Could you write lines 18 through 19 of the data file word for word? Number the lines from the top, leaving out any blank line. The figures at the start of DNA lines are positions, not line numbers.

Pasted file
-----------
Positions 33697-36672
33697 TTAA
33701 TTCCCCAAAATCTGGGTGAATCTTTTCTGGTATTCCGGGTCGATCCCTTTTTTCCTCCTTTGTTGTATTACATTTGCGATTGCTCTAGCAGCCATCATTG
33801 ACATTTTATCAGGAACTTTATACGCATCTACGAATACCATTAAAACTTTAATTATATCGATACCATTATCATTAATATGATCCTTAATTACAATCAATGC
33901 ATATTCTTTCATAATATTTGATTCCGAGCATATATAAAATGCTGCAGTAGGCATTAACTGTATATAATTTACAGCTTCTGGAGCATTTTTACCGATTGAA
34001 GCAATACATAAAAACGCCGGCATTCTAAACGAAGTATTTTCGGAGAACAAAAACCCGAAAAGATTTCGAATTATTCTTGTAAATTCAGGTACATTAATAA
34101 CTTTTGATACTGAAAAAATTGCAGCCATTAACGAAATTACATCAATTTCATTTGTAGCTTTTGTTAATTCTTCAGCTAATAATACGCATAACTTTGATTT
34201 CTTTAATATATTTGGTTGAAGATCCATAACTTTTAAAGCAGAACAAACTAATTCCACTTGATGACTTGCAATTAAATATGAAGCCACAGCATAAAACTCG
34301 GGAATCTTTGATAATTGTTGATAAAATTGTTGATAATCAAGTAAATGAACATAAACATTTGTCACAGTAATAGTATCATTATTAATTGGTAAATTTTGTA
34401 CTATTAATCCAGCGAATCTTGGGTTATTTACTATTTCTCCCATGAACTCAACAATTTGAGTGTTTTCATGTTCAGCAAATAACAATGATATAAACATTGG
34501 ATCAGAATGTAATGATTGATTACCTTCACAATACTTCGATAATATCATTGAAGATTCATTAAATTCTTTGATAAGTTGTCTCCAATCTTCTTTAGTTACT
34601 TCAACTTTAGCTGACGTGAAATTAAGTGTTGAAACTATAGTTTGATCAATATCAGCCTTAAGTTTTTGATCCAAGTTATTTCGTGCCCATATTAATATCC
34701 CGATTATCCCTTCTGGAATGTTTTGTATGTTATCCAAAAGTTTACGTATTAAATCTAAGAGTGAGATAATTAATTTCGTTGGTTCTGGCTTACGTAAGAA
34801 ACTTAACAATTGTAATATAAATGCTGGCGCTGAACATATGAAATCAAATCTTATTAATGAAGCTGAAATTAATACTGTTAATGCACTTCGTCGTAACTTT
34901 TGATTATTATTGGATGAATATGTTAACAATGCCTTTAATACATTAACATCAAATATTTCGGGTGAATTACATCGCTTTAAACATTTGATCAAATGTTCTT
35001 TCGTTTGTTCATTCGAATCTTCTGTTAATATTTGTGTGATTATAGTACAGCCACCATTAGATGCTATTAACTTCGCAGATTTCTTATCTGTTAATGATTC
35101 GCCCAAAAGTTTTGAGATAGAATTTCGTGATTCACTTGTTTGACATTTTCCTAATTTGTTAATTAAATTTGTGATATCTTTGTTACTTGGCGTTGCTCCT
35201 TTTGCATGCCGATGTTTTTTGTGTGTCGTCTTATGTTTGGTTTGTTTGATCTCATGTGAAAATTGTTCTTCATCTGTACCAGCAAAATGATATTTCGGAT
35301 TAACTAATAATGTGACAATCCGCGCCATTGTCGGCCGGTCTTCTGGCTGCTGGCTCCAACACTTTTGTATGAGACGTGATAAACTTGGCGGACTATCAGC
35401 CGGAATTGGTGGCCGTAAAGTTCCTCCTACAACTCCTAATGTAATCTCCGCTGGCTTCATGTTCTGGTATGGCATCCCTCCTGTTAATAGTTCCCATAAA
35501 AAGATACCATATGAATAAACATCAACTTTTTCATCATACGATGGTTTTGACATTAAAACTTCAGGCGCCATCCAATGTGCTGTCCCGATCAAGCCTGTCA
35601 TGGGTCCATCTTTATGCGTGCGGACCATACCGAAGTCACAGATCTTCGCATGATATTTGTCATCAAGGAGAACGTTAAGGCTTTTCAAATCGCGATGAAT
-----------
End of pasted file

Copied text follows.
35201 TTTGCATGCCGATGTTTTTTGTGTGTCGTCTTATGTTTGGTTTGTTTGATCTCATGTGAAAATTGTTCTTCATCTGTACCAGCAAAATGATATTTCGGAT
35301 TAACTAATAATGTGACAATCCGCGCCATTGTCGGCCGGTCTTCTGGCTGCTGGCTCCAACACTTTTGTATGAGACGTGATAAACTTGGCGGACTATCAGC